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How to amuse an 8 year old grandson

(24 Posts)
vegasmags Fri 16-Mar-12 18:00:28

My 8 year old grandson, who is an only rather lonely child, is coming to stay with me on his own for the first time just before Easter. I live in south Manchester, so we are near museums and swimming pools, but I am really stuck for ideas to give him a good time without breaking the bank. Any suggestions from gransnetters would be really welcome.

JessM Fri 16-Mar-12 18:16:56

Hello there vegasmags

Gardening if you have one
Teach him some card games
Sometimes strange things are treats e.g. if they never go on buses or trains a trip on public transport can be a huge thrill.
Pond dipping
Lighting a fire outdoors and cooking something on it.
I used to take my son on the bus from Oldham into Manchester to see the huge snakes in the museum. (live ones) and then we used to go to a cafe - the eighth day was it. Last time i went to manchester it was still there.
Also Libraries etc may have free things going on.
I had a nice day out with an 8 year old boy before xmas. We went for lunch in the little chef. Then we went to the garden centre and looked at the tropical fish etc. I let him use a digital camera and take lots of photos.

Annobel Fri 16-Mar-12 18:18:18

Lyme Park has a very good playground, quite new and great fun. And the coffee shop is quite close by for you to warm up if the weather is chilly - or even if it isn't. Unfortunately the car park is free only to NT members.

Annobel Fri 16-Mar-12 18:20:26

On the 8th Day is still there - I haven't been there for ages. Great veggie food!

glammanana Fri 16-Mar-12 18:21:05

I would look at the reductions that you can get on the train ( train/bus passes take you so far) and take him to the Albert Dock in Liverpool,once there you can take in the Tate gallery and the World Life Museum,my DGCs love to go there it is full of every bug you can think of and little boys love it,you can take a packed lunch and "Dine Alfresco" by the dock and he can look at all the boats.Don't think that he will need taking out every day he may like some time with just the two of you.Oh and buy a football and go to the nearest park that is my DGSs favourite passtime.good luck.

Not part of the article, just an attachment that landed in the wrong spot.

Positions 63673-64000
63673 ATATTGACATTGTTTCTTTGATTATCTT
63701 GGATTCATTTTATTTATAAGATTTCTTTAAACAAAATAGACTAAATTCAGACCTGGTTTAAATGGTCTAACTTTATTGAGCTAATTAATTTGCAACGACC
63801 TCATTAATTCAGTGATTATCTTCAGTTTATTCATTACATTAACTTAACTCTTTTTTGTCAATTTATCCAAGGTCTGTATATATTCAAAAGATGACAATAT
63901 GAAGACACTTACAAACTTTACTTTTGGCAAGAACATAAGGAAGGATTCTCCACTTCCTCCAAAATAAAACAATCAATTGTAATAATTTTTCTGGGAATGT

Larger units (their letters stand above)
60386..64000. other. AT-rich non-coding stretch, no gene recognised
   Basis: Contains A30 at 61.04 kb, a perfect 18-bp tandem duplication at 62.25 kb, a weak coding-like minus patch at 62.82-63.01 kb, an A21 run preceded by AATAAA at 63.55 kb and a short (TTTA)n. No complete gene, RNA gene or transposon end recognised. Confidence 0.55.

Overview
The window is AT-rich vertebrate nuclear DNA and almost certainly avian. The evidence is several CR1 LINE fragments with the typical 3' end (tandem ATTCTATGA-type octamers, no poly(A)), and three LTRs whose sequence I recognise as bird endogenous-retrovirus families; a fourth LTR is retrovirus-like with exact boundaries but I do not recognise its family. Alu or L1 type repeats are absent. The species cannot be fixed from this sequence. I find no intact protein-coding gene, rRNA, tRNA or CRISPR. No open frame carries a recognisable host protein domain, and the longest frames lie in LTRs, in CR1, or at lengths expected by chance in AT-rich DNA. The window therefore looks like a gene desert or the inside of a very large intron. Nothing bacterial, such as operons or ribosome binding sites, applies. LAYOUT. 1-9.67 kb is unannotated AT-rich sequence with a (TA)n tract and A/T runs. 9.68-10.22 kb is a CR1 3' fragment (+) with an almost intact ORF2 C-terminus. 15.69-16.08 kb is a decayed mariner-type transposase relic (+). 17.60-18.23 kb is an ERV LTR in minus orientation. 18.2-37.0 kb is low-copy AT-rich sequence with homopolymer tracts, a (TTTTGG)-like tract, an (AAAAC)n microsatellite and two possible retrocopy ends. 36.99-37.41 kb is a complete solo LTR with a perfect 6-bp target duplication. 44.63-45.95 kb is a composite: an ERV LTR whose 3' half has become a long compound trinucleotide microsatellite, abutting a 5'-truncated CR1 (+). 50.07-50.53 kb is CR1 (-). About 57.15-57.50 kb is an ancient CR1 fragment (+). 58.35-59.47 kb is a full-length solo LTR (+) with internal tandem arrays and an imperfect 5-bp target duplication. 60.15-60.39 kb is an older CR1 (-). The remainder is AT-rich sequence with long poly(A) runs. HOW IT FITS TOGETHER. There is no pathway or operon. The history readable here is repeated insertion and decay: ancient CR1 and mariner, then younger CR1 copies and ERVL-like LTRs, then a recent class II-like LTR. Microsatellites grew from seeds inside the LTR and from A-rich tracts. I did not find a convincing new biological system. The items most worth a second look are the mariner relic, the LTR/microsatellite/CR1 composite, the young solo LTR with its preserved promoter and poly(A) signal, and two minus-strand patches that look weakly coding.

Carol Fri 16-Mar-12 18:25:40

Wythenshawe Park has lots of amenities - all free. There's a great section with swings, slides etc., and a lovely farm with piglets, ponies, lambs, ducks, rabbits ad infinitum. There's lots of little paths that lead into mysterious places, woods, open space for football. Great place!

wisewoman Fri 16-Mar-12 19:24:48

I have an eight year old grandson and I would say that he will just have lots of fun being with you and having your undivided attention. The expensive outings never seem to be as successful as the "home made" ones. My grandson loves playing games and doing "arty" things with rubbish - cereal boxes etc - making space ships and space bases. As others have said going on public transport is usually a treat for modern children and taking a picnic to the park whatever the weather is considered a treat. Time and attention always beat expensive treats in my experience. Just enjoy him. It is a great age and the chat will be wonderful.

Carol Fri 16-Mar-12 19:38:45

So true wisewoman. A picnic with a tablecloth or blanket and plenty of space to charge round with frisbees and balls, and most children will remember that experience rather than what toy they got!

Annobel Fri 16-Mar-12 19:47:35

My senior GD, when she was younger, loved a picnic - Dunham Massey and Lyme Park were her favourites. When she was about 3, I was driving her and her half brother into Lyme Park when she spotted a group of deer. She suddenly yelled out, 'Bambi'! She was right!

Annobel Fri 16-Mar-12 20:32:06

PS if you go to a place with a lake or a pond, don't forget to take some crusts for the ducks and swans. Kids love to feed the birds.

Carol Fri 16-Mar-12 20:42:57

I love going to Dunham Massey, also Arley Hall has Stockley Farm, which kids love.

vegasmags Fri 16-Mar-12 21:20:21

Thank you so much, everyone - some brilliant ideas for me to put into action - and the reassurance that I don't have to take him out every day! You'd think I'd never had children of my own, wouldn't you? My own two used to play with one another a lot, and with friends in the street, but this little chap goes from school to after school clubs and a whole raft of organised activities. I suppose it shows how much the world has changed. Hopefully, he'll enjoy the change of pace when he stays with me. Many thanks for all the constructive suggestions.